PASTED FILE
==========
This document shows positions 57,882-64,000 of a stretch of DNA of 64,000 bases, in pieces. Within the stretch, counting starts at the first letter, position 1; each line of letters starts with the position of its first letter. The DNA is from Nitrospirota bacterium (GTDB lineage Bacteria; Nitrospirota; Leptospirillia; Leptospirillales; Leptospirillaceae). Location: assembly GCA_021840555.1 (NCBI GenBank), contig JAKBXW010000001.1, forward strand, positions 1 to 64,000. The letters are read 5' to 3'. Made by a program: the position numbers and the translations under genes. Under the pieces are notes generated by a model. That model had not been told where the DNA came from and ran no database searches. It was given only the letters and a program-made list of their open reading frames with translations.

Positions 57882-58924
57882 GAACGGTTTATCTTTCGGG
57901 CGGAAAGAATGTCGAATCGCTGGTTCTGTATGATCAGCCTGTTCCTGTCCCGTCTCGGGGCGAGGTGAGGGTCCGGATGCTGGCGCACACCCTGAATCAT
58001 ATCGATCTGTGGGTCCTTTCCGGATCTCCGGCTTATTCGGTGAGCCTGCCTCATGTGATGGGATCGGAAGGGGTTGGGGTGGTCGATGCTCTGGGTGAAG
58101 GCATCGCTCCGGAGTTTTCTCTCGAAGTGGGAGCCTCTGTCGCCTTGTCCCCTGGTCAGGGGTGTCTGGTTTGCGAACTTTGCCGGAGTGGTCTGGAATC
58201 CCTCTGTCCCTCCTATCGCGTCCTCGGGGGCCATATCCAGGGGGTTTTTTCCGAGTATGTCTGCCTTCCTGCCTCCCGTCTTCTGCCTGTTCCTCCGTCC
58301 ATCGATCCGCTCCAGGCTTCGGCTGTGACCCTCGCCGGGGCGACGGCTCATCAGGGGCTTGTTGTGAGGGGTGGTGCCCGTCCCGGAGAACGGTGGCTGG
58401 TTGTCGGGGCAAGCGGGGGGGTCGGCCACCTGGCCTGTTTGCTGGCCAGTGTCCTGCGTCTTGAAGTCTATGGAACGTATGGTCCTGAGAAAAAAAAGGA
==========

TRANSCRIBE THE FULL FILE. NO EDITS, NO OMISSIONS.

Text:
This document shows positions 57,882-64,000 of a stretch of DNA of 64,000 bases, in pieces. Within the stretch, counting starts at the first letter, position 1; each line of letters starts with the position of its first letter. The DNA is from Nitrospirota bacterium (GTDB lineage Bacteria; Nitrospirota; Leptospirillia; Leptospirillales; Leptospirillaceae). Location: assembly GCA_021840555.1 (NCBI GenBank), contig JAKBXW010000001.1, forward strand, positions 1 to 64,000. The letters are read 5' to 3'. Made by a program: the position numbers and the translations under genes. Under the pieces are notes generated by a model. That model had not been told where the DNA came from and ran no database searches. It was given only the letters and a program-made list of their open reading frames with translations.

Positions 57882-58924
57882 GAACGGTTTATCTTTCGGG
57901 CGGAAAGAATGTCGAATCGCTGGTTCTGTATGATCAGCCTGTTCCTGTCCCGTCTCGGGGCGAGGTGAGGGTCCGGATGCTGGCGCACACCCTGAATCAT
58001 ATCGATCTGTGGGTCCTTTCCGGATCTCCGGCTTATTCGGTGAGCCTGCCTCATGTGATGGGATCGGAAGGGGTTGGGGTGGTCGATGCTCTGGGTGAAG
58101 GCATCGCTCCGGAGTTTTCTCTCGAAGTGGGAGCCTCTGTCGCCTTGTCCCCTGGTCAGGGGTGTCTGGTTTGCGAACTTTGCCGGAGTGGTCTGGAATC
58201 CCTCTGTCCCTCCTATCGCGTCCTCGGGGGCCATATCCAGGGGGTTTTTTCCGAGTATGTCTGCCTTCCTGCCTCCCGTCTTCTGCCTGTTCCTCCGTCC
58301 ATCGATCCGCTCCAGGCTTCGGCTGTGACCCTCGCCGGGGCGACGGCTCATCAGGGGCTTGTTGTGAGGGGTGGTGCCCGTCCCGGAGAACGGTGGCTGG
58401 TTGTCGGGGCAAGCGGGGGGGTCGGCCACCTGGCCTGTTTGCTGGCCAGTGTCCTGCGTCTTGAAGTCTATGGAACGTATGGTCCTGAGAAAAAAAAGGA